“The uranium market in the future faces a lot of uncertainties with not a small supply shortage,” said Zhou Zhenxing, who heads the uranium development unit at the China Guangdong Nuclear Power Corporation (CGNPC), the second of China’s big nuclear firms.


When China announced in a 2006 policy document that it would aim for 40 GW of nuclear capacity by 2020, sceptics noted this meant finding the wherewithal to bring at least two reactors into operation every year. They also pointed out plans were already behind schedule, with no new projects due until 2011, and bureaucratic problems had already delayed others.

But momentum was quickly regained. China had 11 reactors in operation by the end of last year, using a variety of “second-generation” designs from Russia, Canada and France as well as its own research institutes, and there are now another 24 -- with 25.4 GW of capacity -- approved or under construction.

U.S.-based Westinghouse Electric, now owned by Toshiba 6502.T is building four of its new AP1000 reactors in coastal Zhejiang and Shandong provinces, securing a much-needed showcase for its untested "third-generation" designs. In exchange, China was granted a generous technology transfer agreement that would make the AP1000 the model for its own "localised" reactors.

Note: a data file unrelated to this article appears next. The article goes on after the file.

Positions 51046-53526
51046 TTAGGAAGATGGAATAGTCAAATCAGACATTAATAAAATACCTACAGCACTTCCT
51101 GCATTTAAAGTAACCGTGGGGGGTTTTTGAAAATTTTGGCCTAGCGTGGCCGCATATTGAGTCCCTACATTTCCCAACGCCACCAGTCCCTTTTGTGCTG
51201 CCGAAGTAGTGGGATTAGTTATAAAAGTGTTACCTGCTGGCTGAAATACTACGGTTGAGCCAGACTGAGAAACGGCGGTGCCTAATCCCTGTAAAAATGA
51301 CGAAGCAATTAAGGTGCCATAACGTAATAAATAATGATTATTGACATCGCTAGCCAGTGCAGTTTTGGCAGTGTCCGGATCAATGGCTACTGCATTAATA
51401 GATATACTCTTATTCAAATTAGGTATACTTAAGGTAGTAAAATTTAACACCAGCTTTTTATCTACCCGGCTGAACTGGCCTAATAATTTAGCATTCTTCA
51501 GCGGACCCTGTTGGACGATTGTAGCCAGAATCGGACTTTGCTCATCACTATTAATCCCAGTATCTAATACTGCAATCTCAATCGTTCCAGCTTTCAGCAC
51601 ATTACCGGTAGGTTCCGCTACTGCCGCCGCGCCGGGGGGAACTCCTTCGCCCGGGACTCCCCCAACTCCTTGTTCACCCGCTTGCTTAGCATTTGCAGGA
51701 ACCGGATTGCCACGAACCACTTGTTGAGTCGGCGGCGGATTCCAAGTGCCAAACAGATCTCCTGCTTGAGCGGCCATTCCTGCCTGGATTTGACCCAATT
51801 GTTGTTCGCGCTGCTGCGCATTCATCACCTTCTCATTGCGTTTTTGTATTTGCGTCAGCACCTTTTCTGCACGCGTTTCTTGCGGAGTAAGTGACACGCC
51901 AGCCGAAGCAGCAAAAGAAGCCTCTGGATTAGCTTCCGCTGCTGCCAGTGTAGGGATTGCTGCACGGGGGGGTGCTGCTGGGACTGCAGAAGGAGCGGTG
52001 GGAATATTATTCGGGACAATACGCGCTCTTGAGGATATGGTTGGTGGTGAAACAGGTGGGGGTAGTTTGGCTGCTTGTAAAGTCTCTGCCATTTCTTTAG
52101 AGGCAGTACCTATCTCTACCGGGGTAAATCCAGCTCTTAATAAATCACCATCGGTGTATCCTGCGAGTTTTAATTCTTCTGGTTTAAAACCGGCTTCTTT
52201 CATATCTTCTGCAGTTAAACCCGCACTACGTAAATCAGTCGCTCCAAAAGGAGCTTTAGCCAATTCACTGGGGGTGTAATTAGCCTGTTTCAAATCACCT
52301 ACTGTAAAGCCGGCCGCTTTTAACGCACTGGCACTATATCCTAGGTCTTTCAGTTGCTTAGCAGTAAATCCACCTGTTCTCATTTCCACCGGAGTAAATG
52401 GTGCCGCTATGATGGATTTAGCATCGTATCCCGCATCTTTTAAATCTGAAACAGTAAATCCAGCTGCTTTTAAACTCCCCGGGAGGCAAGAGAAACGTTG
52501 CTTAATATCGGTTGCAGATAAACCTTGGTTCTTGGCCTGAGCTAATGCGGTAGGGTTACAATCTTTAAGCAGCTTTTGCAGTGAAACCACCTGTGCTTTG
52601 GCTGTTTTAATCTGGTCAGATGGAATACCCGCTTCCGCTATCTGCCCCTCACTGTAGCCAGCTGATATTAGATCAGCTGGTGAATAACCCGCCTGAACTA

Meanwhile, France's Areva CEPFi.PA agreed to build two of its European Pressurised Reactors for the Taishan nuclear project in southeast China's Guangdong. [ID:nPEK162095]

China’s own nuclear contractors are already looking well beyond the 40 GW target, with Zhou of CGNPC saying his company was already planning to increase capacity to 34 GW by 2020, up from the current level of 3.94 GW.

For a FACTBOX on China’s nuclear power plants and plans, click on [ID:nPEK248165]

With every province and region keen to grab a stake in the lucrative nuclear sector, both CGNPC and CNNC have been scouring the country for potential projects. Every province along the eastern coast is building new reactors, and a multitude of cities in China’s interior are also lobbying to become the country’s first inland nuclear plant.